The Garrett family takes center stage in The Boy Most Likely To and I only thought I adored them in My Life Next Door.  I only have one sibling and I always thought that was enough for me but if my siblings were anything like the Garretts, I would want a ton of them.  George was just as cute as ever but I think Patsy really won me over in this one.  Her, I guess you could call it relationship, with Tim was so dang cute.  Oh my gosh, she adored him.  Who wouldn’t, right?  That girl may be a baby but she’s already got good taste.  Any time Tim was in the room, she wanted to be with him.  And to make Tim even more perfect, he loved her too.  And I can’t mention the Garretts without mentioning Jase.  Yes he’s back, yes he’s awesome, yes I still love him.  I don’t think that boy could do anything to make me not love him.  I don’t know what I would do if someone told me to choose between Tim or Jase because I love them both for very different reasons.

It’s hard for me to go into detail without giving things away about the story but let’s just say that Tim’s situation wasn’t really surprising to me at all but that doesn’t mean Huntley Fitzpatrick didn’t surprise me more than once in The Boy Most Likely To.  From the very first page of the book I was proud of Tim for taking things into his own hands.  He royally screwed up his life but he realized what happened and he decided it was time to change things.  Sure he continued to do some stupid things but he always found his way back on track.  I think Alice helped a lot with that and of course Jase did too.  Alice was a hard nut to crack.  She was a little cold and standoffish at first but that was just her way of protecting herself and her family.  I came to understand her pretty quickly and her relationship with Tim didn’t make sense but it was perfect for them.  That wasn’t the only relationship of the book though.  Tim and Nan really had to take a look at how they affected each other.  I’ll admit, I’m still not a fan of Nan, but seeing her with Tim really showed how she became that person.

I think one of the things about Huntley Fitzpatrick’s books that just gets me is how they aren’t just romances.  There is always something more going on with the characters and there is always some kind of lesson that can be learned if you look hard enough.  I’m not saying her books are preachy or anything like that but they also aren’t just fluff.  They are the perfect balance between the two.  And yeah, the romance doesn’t hurt either.  If you thought Jase and Samantha had chemistry, just wait until you read about Tim and Alice.  Ooh boy!

Overall, The Boy Most Likely To broke my heart and put it back together again.  If it was up to me I’d just have Huntley Fitzpatrick write books about all the Garretts.  Seriously.  I’d read that series over and over again.  However, since that probably won’t happen, I’ll settle for rereading My Life Next Door and The Boy Most Likely To over and over again.

What others are saying about The Boy Most Likely To:

Christina Reads YA’s review: “Although I liked My Left Next Door more — because I am more like Jase/Sam and I would take Jase over Tim lol any day — I’m pretty sure that fans of MLND will love this sequel and the rising stakes that have been laid.”

The Eater of Books’ review: “Overall, I liked the book – I just did not love it, and felt disappointed by it.”

Universal Longings’ review: “As far as characters go, I think this is Huntley Fitzpatrick’s strongest book yet.”

Thursday, August 6, 2015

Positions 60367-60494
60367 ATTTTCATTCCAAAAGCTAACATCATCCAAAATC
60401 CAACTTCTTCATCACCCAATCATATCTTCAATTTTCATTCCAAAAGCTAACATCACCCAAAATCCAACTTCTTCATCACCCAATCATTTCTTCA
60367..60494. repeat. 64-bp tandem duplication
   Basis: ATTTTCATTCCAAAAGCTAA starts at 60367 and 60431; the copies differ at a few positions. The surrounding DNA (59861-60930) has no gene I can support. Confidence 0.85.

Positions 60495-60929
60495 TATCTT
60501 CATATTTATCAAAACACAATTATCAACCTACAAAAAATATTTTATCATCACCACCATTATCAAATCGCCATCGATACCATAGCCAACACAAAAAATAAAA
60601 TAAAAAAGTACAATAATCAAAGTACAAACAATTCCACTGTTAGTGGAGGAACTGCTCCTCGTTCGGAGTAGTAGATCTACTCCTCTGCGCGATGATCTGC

Simon vs. the Homo Sapiens Agenda by Becky Albertalli | Review

Simon vs. the Homo Sapiens Agenda by Becky Albertalli | ReviewSimon vs. the Homo Sapiens Agenda by Becky Albertalli
Published by Balzer + Bray on April 7th 2015
Genres: Contemporary
Pages: 303
Format: Hardcover
Source: Publisher
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5 Stars

Sixteen-year-old and not-so-openly gay Simon Spier prefers to save his drama for the school musical. But when an email falls into the wrong hands, his secret is at risk of being thrust into the spotlight. Now Simon is actually being blackmailed: if he doesn’t play wingman for class clown Martin, his sexual identity will become everyone’s business. Worse, the privacy of Blue, the pen name of the boy he’s been emailing, will be compromised.With some messy dynamics emerging in his once tight-knit group of friends, and his email correspondence with Blue growing more flirtatious every day, Simon’s junior year has suddenly gotten all kinds of complicated. Now, change-averse Simon has to find a way to step out of his comfort zone before he’s pushed out—without alienating his friends, compromising himself, or fumbling a shot at happiness with the most confusing, adorable guy he’s never met.

picadillyblueSimon vs. the Homo Sapiens Agenda is one of those books that has been getting a lot of buzz lately.  I truly do not think I have read a single bad review for this book and I’ll go ahead and tell you now that my review is going to be just as lovely as the rest.  Becky Albertalli’s debut novel was completely epic.  She is definitely one author I have added to my auto-buy list.

Simon vs. the Homo Sapiens Agenda is unlike any book I’ve read.  It’s a romance and a mystery and a drama and so much more.  From the start of the book I was hooked and I probably only put the book down once and that was only because I was forced to at work.  The mystery of who Blue was kept me guessing until the end and while I did figure it out before the big reveal, it didn’t take anything away from my love of the book.  Like seriously, I’m not kidding when I say I squealed and maybe even threw in a fist pump when I discovered who Blue was.  Let’s just say I was pretty invested in the relationship by that time.   The interactions online between Blue and Simon were too cute and too perfect for words.  They built up this amazing relationship without even knowing who they were talking to.  Yes, Simon gave more clues than Blue about his identity but I think there was still a lot of mystery for Blue too.  And let me just say, things did not fizzle when they finally met in person.  No, in fact, things just got better from there.  I have a new favorite couple and it’s Simon and Blue.